_____ A book chosen for you by your spouse/partner, friend, child or sibling (Jasper Fforde books)
_____ A book published before you were born (And Then There Were None by Agatha Christie)
_____ A book that was banned at some point (A Clockwork Orange by Anthony Burgess)
_____ A book you abandoned previously
_____ A book you own but have never read
_____ A book that intimidates you
____ A book you’ve read at least once (I am Nujood, Age 10 and Divorced by Nujood Ali)
As a new side-gig, I am now writing a short monthly book review for The Caldwell Perspective, a hometown newspaper. Here’s February’s review and a link to the online paper:
Furiously Happy: A Funny Book about Horrible Things by Jenny Lawson
Review by Michelle Ross (www.insearchoftheendofthesidewalk.com)
Jenny Lawson’s second book, Furiously Happy, is a hilarious look at life through the eyes of someone struggling with crippling social anxiety and depression. While the topic seems heavy, Lawson does an amazing job of taking her readers on a journey through mental illness, the good times and the bad, letting them peek into her world for a few moments of sheer craziness. Between her obsession with all things taxidermy (she only purchases ones that are proven to have died of natural causes) to her belief that flight attendants should get to bop one passenger, per flight, on the head for their stupidity, this book has something to make everyone smile.
Glibness aside, Lawson doesn’t shy away from the dark side of her mental illness, letting readers in on her own struggles to keep from cutting herself and her desire to lock herself away in her home for days on end. This book takes readers on a roller coaster of emotions, much like Lawson’s illness does in her own life, but in the end, learning to laugh at her own crazy antics is at the core of her tale.
Public reading warning: You will laugh out loud, making yourself look ridiculous. Ignore the stares. This book is worth a bit of public humiliation.
“Sometimes stunned silence is better than applause.”
― Jenny Lawson, Furiously Happy: A Funny Book About Horrible Things
How far would you be willing to push the line between right and wrong to ensure your own safety? What options would be on the table if it meant keeping your spouse and unborn child protected? At what point to the heinous choices of others become too much and you break off the relationship, even if it is providing you with the basic necessities for survival? Edan Lepucki’s new novel, California uses a post-apocalyptic outer Los Angeles setting to address these questions, creating a world where black and white are no longer distinguishable amongst the thick gray swath painted by the morals and ethics of personal survival.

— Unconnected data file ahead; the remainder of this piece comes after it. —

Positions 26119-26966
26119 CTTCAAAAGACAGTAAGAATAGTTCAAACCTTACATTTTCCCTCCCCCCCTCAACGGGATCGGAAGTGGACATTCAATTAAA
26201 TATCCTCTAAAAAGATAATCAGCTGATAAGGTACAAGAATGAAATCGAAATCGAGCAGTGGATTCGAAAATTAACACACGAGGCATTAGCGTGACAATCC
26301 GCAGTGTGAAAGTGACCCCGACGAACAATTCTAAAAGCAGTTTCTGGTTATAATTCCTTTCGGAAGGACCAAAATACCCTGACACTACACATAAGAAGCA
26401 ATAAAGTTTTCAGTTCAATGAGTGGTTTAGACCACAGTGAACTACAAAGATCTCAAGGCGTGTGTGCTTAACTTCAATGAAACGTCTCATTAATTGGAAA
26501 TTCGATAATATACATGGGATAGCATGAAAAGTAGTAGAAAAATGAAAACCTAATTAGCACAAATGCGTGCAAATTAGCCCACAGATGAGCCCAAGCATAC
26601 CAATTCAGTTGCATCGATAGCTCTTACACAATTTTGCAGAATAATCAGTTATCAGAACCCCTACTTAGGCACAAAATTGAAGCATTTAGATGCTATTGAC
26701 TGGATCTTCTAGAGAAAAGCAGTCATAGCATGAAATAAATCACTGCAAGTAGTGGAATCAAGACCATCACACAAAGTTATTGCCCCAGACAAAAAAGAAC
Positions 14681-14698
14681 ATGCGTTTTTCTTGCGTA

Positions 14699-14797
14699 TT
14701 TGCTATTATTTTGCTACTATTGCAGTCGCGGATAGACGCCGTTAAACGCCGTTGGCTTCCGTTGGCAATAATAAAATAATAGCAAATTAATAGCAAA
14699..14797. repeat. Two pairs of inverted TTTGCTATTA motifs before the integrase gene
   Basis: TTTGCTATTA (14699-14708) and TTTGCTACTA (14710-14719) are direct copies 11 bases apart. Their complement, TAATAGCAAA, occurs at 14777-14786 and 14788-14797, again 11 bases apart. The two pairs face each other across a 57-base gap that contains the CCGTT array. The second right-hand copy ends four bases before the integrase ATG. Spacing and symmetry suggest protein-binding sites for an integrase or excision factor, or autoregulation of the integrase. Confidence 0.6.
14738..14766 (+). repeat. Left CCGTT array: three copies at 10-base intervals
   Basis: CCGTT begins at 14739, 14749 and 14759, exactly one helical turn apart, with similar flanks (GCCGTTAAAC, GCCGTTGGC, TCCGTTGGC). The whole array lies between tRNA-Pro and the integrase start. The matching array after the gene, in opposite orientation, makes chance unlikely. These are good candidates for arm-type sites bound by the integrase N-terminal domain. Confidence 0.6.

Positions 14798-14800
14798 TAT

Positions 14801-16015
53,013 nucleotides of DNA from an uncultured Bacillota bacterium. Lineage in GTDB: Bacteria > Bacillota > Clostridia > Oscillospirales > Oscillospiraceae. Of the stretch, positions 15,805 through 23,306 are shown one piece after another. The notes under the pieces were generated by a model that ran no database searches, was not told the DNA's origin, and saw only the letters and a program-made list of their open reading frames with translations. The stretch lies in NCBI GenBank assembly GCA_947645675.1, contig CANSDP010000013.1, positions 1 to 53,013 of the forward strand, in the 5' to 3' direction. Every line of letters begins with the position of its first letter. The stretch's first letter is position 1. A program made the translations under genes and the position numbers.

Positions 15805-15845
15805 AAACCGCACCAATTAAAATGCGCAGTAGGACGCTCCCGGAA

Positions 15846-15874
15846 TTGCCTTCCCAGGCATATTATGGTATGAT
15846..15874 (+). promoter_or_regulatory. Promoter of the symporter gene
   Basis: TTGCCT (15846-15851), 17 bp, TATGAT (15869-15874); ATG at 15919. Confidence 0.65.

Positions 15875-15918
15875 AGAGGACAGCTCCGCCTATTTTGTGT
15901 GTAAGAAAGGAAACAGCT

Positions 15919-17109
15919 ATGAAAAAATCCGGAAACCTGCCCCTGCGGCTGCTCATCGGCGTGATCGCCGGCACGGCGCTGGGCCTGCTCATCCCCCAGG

Reminiscent of The Road, although less bleak and not as beautifully written, California takes place in the near future, when much of the United States has been destroyed through a series of natural disasters, followed by widespread crime and violence. As the infrastructure of cities begins to breakdown, those with the means to do so are willing to pay for protection in the form of Communities- self-contained areas that promise tranquility and peace through heavy vetting of residents and high costs for inclusion. Those without the money to buy their way into these new establishments are left to fend for themselves, some remaining in the decaying cities while others strike out on their own in the wilderness.
Cal and Frida are part of the latter. After Frida’s brother dies as a suicide bomber in the city, she and Cal realize there is no place left for them in “civilization,” so they embark on a journey into the woods where they hope to create a new life for themselves. Soon though, the desire to be with others is overwhelming and after hearing of a larger community of settlers just a few days hike away, they set out to find their neighbors. Having been warned away from this group, they are nervous, but especially Frida, who believes she is pregnant, can’t stop her curiosity of what might be just over the ridge.
What they find is a surprise on many levels. Now, they must decide if they want to be a part of this reclusive settlement (if the members will even have them) or if it would be best to go back to their small cabin and continue on their own. The longer they stay and the more they learn about this functioning outpost, the harder their decision becomes and the less in sync with one other the tight couple grows.
Lepucki forces the reader to confront a series of philosophical conundrums, both about what it means to be a family and at what point the price for security is too high. With no tightly tied up happy ending, the novel leaves the reader to put themselves in this near future setting and wonder what choices they would make and at what point it would all become too much. Although the basics of the post-apocalyptic plot aren’t’ new, the twists and turns and ethical challenges help Edan Lepucki’s debut novel, California, earn a solid: